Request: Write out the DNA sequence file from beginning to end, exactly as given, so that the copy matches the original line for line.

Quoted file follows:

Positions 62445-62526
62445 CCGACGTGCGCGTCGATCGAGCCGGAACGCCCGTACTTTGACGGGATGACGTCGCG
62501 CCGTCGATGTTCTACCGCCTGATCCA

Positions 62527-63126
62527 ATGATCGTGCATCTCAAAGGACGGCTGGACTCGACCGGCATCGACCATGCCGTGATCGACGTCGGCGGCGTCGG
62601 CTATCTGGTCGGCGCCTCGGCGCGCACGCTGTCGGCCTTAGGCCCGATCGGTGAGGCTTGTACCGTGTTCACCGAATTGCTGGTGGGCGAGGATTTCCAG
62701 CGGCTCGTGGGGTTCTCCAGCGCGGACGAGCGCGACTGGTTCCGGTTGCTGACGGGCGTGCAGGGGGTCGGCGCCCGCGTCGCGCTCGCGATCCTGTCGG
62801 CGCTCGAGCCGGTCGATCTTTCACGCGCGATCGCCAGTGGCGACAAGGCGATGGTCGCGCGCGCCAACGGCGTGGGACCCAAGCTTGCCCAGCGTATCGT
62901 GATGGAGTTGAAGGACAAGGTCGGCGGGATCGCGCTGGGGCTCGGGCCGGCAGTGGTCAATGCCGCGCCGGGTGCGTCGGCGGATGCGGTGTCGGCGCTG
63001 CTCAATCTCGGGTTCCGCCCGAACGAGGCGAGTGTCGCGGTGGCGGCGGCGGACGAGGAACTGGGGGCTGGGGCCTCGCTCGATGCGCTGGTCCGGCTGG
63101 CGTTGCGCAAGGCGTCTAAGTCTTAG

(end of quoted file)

Positions 62445-62526
62445 CCGACGTGCGCGTCGATCGAGCCGGAACGCCCGTACTTTGACGGGATGACGTCGCG
62501 CCGTCGATGTTCTACCGCCTGATCCA

Positions 62527-63126
62527 ATGATCGTGCATCTCAAAGGACGGCTGGACTCGACCGGCATCGACCATGCCGTGATCGACGTCGGCGGCGTCGG
62601 CTATCTGGTCGGCGCCTCGGCGCGCACGCTGTCGGCCTTAGGCCCGATCGGTGAGGCTTGTACCGTGTTCACCGAATTGCTGGTGGGCGAGGATTTCCAG
62701 CGGCTCGTGGGGTTCTCCAGCGCGGACGAGCGCGACTGGTTCCGGTTGCTGACGGGCGTGCAGGGGGTCGGCGCCCGCGTCGCGCTCGCGATCCTGTCGG
62801 CGCTCGAGCCGGTCGATCTTTCACGCGCGATCGCCAGTGGCGACAAGGCGATGGTCGCGCGCGCCAACGGCGTGGGACCCAAGCTTGCCCAGCGTATCGT
62901 GATGGAGTTGAAGGACAAGGTCGGCGGGATCGCGCTGGGGCTCGGGCCGGCAGTGGTCAATGCCGCGCCGGGTGCGTCGGCGGATGCGGTGTCGGCGCTG
63001 CTCAATCTCGGGTTCCGCCCGAACGAGGCGAGTGTCGCGGTGGCGGCGGCGGACGAGGAACTGGGGGCTGGGGCCTCGCTCGATGCGCTGGTCCGGCTGG
63101 CGTTGCGCAAGGCGTCTAAGTCTTAG